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Stew-Mac fretboard finishing oil

Discussion in 'Hardware, Setup & Repair [BG]' started by songwriter21, Jan 3, 2017.


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  1. songwriter21

    songwriter21 I have an obsession for wood. The musical kind. Supporting Member

    Jul 31, 2005
    Sponsored by Hipshot
    I have a bass with an ebony board that seemed to need more adjustments than I'd like, so I researched how to maybe "stabilize" the wood. I've noticed that ebony is more climate-reactive, versus woods like rosewood, maple, etc., due to it's dryness and super-hard properties. I found that the fretboard oil I've mentioned, actually seals ebony boards, supposedly preventing any drying out, cracking, splitting, and climate sensitivities. Dan Erlewine recommends it, exactly for these reasons.

    Well, after having applied a good coat to my board (not overkill), in the last almost 2 months in dry Pittsburgh, my relief has yet to change. This is pretty impressive, considering that I used to tweak the truss about once a week, almost like how people have reported adjusting Stingrays and such. Anyway, this is the only thing differently that I've done with the neck/fretboard, and I'm pretty pleased. My neck has yet to change from being perfectly flat. I'm also not skeptical about ebony boards at this point.

    Have any of you had good results from this stuff as well?

    http://www.stewmac.com/Materials_an...lvents/ColorTone_Fretboard_Finishing_Oil.html
     
  2. ddnidd1

    ddnidd1 Supporting Member

    I use it on all of my basses. Great stuff.

    Was recommended to me by the Roscoe folks.
     
    songwriter21 likes this.
  3. Bruce Johnson

    Bruce Johnson Commercial User

    Feb 4, 2011
    Fillmore, CA
    Professional Luthier
    I build basses professionally, almost all with ebony fingerboards, and I've been using the Stew-Mac Fingerboard Oil on all of them for 20+ years. It's a good product. I'm sure that there are some other similar products which will do a similar job. The Stew-Mac oil is a good blend for this application; it's thin enough that it soaks into ebony, and it cures quickly.

    I polish the fingerboard with 800 grit paper, grey Scotchbrite, then white Scotchbrite. I wipe on a coat of the Stew-Mac oil and let it soak in for about 30 minutes, then buff it up with a cotton buffing wheel. It's a one-time application that seals up the pores and prevents moisture from soaking in. No need for any more later, unless the surface has been re-sanded for some reason.
     
    bholder likes this.
  4. bholder

    bholder Affable Sociopath Supporting Member

    Sep 2, 2001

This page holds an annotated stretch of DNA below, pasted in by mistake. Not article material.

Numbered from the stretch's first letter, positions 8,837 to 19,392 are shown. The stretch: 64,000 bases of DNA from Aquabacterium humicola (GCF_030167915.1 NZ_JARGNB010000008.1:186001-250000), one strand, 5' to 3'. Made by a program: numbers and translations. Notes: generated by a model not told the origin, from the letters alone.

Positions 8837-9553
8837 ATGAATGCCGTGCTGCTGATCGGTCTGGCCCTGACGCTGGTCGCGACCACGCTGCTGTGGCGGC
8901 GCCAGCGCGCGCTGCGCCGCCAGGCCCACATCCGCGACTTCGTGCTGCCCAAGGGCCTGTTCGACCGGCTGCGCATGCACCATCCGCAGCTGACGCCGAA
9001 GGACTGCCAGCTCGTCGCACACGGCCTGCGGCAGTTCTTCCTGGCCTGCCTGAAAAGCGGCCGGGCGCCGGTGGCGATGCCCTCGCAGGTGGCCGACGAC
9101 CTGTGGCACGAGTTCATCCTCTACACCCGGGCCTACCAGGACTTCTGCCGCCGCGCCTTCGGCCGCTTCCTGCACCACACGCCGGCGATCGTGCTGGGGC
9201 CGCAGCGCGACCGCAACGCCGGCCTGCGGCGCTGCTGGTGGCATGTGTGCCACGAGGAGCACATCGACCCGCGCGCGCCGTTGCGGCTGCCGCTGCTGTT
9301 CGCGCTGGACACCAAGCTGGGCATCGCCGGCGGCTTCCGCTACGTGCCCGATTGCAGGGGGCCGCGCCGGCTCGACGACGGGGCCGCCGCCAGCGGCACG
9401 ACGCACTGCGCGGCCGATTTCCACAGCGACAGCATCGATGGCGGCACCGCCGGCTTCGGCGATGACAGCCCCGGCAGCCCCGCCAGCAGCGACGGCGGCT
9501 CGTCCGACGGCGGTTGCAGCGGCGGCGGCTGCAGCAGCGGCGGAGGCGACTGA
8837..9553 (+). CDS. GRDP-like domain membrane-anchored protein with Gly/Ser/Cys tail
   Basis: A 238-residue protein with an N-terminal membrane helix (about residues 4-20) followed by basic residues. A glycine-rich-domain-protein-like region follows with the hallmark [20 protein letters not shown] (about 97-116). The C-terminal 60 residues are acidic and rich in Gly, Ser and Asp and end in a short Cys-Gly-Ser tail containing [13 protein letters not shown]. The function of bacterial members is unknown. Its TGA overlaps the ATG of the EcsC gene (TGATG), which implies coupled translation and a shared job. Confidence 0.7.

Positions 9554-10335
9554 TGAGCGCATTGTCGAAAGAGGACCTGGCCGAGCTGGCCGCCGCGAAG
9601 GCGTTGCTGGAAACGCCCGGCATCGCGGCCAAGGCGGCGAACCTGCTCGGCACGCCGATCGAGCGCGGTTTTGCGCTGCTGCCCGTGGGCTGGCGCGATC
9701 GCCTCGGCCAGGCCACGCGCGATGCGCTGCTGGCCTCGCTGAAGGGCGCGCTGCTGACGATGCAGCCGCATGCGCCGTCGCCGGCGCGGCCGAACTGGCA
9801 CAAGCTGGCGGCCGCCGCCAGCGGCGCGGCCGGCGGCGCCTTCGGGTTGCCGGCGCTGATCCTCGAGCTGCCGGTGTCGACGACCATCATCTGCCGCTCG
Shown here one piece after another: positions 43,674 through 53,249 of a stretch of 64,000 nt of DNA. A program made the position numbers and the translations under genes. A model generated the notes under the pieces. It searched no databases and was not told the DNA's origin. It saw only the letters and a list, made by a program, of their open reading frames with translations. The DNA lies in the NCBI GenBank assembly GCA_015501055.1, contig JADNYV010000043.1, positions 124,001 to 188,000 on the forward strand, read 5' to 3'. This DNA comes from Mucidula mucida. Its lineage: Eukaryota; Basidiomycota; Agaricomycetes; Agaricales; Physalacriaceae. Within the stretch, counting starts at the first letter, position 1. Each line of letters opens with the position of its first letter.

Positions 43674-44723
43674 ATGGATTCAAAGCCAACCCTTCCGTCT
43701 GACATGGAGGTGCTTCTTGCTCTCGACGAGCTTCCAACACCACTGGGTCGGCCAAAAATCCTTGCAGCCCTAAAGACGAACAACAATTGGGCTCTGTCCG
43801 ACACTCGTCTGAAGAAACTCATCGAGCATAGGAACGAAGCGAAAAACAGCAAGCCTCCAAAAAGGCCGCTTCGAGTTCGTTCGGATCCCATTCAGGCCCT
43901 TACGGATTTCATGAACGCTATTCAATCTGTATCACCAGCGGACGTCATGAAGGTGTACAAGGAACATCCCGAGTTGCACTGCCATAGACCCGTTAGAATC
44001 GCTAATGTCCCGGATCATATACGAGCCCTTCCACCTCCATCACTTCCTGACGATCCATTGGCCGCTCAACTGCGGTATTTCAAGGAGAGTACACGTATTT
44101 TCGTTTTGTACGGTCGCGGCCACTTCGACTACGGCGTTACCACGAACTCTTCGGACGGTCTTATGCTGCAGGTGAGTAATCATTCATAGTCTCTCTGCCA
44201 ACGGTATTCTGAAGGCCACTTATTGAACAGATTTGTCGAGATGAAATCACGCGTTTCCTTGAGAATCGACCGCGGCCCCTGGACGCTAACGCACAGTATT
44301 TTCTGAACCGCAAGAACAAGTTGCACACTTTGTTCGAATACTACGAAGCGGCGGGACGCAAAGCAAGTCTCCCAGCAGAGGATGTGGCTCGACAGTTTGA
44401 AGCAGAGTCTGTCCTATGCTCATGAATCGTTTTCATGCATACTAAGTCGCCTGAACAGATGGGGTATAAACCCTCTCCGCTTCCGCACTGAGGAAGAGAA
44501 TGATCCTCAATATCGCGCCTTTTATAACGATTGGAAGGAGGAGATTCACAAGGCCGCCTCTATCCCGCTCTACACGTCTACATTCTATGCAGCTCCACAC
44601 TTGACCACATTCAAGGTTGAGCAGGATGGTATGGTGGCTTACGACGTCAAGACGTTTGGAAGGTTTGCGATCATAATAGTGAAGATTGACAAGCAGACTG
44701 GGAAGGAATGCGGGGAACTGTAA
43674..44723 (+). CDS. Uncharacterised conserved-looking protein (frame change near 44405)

central NY state
    Received a gift from Sire* (see sig)
    I haven't used StewMac's, but I use Fret Doctor's fret oil with very good results, likely similar stuff.
     
  5. songwriter21

    songwriter21 I have an obsession for wood. The musical kind. Supporting Member

    Jul 31, 2005
    Sponsored by Hipshot
    I think FD is simply a conditioner, and doesn't seal the wood like the SM stuff. If you don't want to seal your board, FD looks legit.
     
  6. Pilgrim

    Pilgrim Supporting Member

    I think the idea of a (one) finishing and sealing coat to unfinished wood makes perfect sense. I'm not a fan of periodic fretboard/fingerboard oiling, but one sealing coat makes sense to me and the OP's description of its effects is what I would expect.
     
    songwriter21 likes this.
  7. bassbenj

    bassbenj

    Aug 11, 2009
    Well some people like a sealing coat (even epoxy) on fingerboards and fretboards. Personally I don't like that. Yes, the cost is periodic oiling/cleaning maintenance but you eventually need to clean the finger mung off anyway (at least I do). Originally I used the standard lemon oil/bore oil thing. Was OK but didn't last very long. I had one ebony board start to develop some tiny splits down at the end. I switched to Fret Doctor and it worked really well. I've also used some Ernie Ball stuff which seems nearly identical. It lasts much longer than lemon oil and doesn't actually seal the pores of the wood. Ebony tends to be a bit unstable and I'm not sure if I'd want it totally sealed. And most sealers modify the tone as well. I really think I prefer the over all feel of an unsealed (but treated) board especially on fretless.
     
    FantasticFour likes this.
  8. Pilgrim

    Pilgrim Supporting Member

    I think some kind of coating or finish to mitigate the shape-changing effects of humidity (especially) makes sense when it comes to wood products of just about any kind.
     
    songwriter21 likes this.
  9. songwriter21

    songwriter21 I have an obsession for wood. The musical kind. Supporting Member

    Jul 31, 2005
    Sponsored by Hipshot
    @Bruce Johnson, I now have another bass with an ebony board, Macassar (Peavey Cirrus in my avatar), and I was thinking of putting this oil on that bass, as well. Is this an ideal time to put it on? It's not jungle-humid around here yet, and the air isn't arctic-dry anymore, so....
     
    Last edited: Feb 13, 2018

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